By Diane Windsor (Publisher, MotinaBooks.com)
I remember so clearly when my son was little. He was seven when his father and I divorced, and we moved out of state. Sure, we struggled, but we had many good times, too. I was a super-involved single mom. When he was in elementary school, I knew all of his teachers. I attended class parties, and I never missed a parent-teacher conference.
I made sure he was involved in fun extra-curricular activities with other boys his age. We were very active in Cub Scouts. The Pinewood Derby was always my favorite event! Together, we built several cars that won the race! I was a very proud Derby Mama; I knew how to polish those axels and make the cars go FAST!
He joined a basketball team for several years, and that really helped him grow. I was there for every practice and game, and I was the mom who kept track of all the players’ statistics. My son was good at defense, but he never wanted to shoot. I’ll never forget the one time he was in the perfect spot to get a basket. The parents were sitting on the bleachers wondering what he would do. Then, he threw the ball and made the basket! We all got on our feet and cheered.
But sports were not his passion. And he decided not to continue with Boy Scouts.
My adorable little boy was becoming one of the most feared creatures on Earth; the teenager with an attitude. He loved to argue with me. Everything I said was wrong. He was still doing pretty well in school, which was certainly a relief. But home was a different story. We got along fine as long as he was doing and getting what he wanted. But when I needed him to do something for me or the household, it wasn’t happening and an argument erupted.
The Challenges of Raising Teen-Aged Sons
Being the mother of a teen boy can be so challenging! I’m five-feet, three inches tall on a good day, and my son towered over me when he was only thirteen. His father lived out of state, so I was on my own with this kid. How in the world would life be bearable until he graduated from high school?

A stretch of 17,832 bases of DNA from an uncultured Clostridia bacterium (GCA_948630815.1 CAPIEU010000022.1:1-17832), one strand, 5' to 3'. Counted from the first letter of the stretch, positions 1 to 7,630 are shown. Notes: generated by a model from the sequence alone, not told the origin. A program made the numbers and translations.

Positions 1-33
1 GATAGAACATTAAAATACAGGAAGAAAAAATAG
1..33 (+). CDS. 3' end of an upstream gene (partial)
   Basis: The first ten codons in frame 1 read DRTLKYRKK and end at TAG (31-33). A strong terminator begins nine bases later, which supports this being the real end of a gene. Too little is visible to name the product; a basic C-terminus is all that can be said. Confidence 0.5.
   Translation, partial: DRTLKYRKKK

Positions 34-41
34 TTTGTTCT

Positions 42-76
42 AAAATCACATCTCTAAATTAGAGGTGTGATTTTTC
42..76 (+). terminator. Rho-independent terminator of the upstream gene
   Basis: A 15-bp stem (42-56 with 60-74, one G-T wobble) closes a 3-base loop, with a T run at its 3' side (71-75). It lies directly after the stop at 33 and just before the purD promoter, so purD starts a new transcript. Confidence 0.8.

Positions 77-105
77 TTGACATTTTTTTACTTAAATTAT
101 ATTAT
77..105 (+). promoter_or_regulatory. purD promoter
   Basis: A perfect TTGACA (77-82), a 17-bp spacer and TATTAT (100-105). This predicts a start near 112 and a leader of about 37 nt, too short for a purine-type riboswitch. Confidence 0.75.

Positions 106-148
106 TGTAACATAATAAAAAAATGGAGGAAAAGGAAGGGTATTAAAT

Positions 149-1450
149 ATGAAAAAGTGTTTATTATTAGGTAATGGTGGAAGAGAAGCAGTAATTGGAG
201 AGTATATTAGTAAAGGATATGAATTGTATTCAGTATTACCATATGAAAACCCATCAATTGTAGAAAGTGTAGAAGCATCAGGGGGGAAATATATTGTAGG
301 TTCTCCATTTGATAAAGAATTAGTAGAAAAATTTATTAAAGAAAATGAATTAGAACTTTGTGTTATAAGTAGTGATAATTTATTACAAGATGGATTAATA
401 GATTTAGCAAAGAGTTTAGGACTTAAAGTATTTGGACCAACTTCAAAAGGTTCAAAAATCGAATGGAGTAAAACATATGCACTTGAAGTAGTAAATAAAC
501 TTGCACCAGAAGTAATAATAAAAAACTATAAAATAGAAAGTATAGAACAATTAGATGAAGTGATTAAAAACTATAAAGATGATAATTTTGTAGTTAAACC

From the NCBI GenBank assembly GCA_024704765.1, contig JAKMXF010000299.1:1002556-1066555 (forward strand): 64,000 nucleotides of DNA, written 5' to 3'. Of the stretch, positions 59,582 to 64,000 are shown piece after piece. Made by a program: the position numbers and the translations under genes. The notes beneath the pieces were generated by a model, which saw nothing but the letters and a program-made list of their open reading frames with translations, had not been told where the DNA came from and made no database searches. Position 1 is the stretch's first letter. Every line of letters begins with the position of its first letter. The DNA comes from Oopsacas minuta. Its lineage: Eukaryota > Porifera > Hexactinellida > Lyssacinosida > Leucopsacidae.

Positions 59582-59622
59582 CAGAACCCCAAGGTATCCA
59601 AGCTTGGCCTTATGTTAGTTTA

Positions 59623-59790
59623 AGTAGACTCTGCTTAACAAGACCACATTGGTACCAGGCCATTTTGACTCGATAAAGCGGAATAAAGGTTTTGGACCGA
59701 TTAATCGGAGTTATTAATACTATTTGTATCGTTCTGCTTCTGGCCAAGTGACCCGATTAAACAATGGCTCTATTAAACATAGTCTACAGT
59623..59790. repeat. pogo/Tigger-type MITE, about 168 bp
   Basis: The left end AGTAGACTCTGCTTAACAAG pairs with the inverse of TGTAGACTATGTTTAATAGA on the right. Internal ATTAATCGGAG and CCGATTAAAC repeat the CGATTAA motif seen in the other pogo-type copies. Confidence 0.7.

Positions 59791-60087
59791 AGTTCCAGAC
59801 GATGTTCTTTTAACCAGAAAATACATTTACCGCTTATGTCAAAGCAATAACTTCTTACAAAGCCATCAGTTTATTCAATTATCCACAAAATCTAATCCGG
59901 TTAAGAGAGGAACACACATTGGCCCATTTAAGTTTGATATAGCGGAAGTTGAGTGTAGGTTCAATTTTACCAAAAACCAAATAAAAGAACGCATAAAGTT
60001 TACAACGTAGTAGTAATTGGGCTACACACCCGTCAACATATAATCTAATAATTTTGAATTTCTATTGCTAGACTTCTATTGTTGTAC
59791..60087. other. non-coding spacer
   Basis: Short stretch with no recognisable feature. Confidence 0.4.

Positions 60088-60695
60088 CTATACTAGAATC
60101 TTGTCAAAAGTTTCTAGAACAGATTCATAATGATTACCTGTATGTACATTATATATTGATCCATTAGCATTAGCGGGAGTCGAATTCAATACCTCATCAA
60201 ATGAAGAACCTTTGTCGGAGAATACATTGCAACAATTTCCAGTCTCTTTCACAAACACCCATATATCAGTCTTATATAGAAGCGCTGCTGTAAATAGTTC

As a mom, I was tempted to just give in to his wishes to make peace in our home. I certainly did not look forward to the days that, after being at work for nine hours, there would be a huge knock-down, drag-out waiting for me at home.
Truths About Raising a Teen-Aged Son
I needed to remind myself of several important truths:
- I’m the adult, not him. This was my home, and he was allowed to share it with me. I paid the bills, and I made the rules. Even though he is absolutely sure that he knows more than I do, I know that I’m right. I need to stand my ground and be the adult.
- Giving in to his demands will not help him. As a parent, it’s my job to raise a child into an adult. This boy needs to become a strong man, and I need to help him. This means that he needs to understand that the choices he makes will have consequences, whether they are good or bad. If he chooses to not complete his school work, he will suffer the consequences of that choice. It’s not my job to bail him out. The same rules apply at home. If he decides not to do a household chore that is his responsibility, I will provide the consequences.
- Enabling him and bailing him out will not help him. It would have been so easy for me to clean up after him, cook all his meals, and just give in, in order to keep peace in my house. But is that teaching him how to be a strong, independent man? No!
- Parents have more power than we think we do. It seems that many parents today are almost afraid to discipline their children. It is okay if we don’t give our children every single thing they want. “No,” is a complete sentence. We do not need to give them an explanation for the decisions we make.
This difficult time with my son is only a season. It won’t last forever. I know that it’s my job to help him grow into a successful young man, and he won’t always enjoy the process! I’m looking forward to the day, maybe five or ten years down the road, when I hear the words, “Mom, you were right!”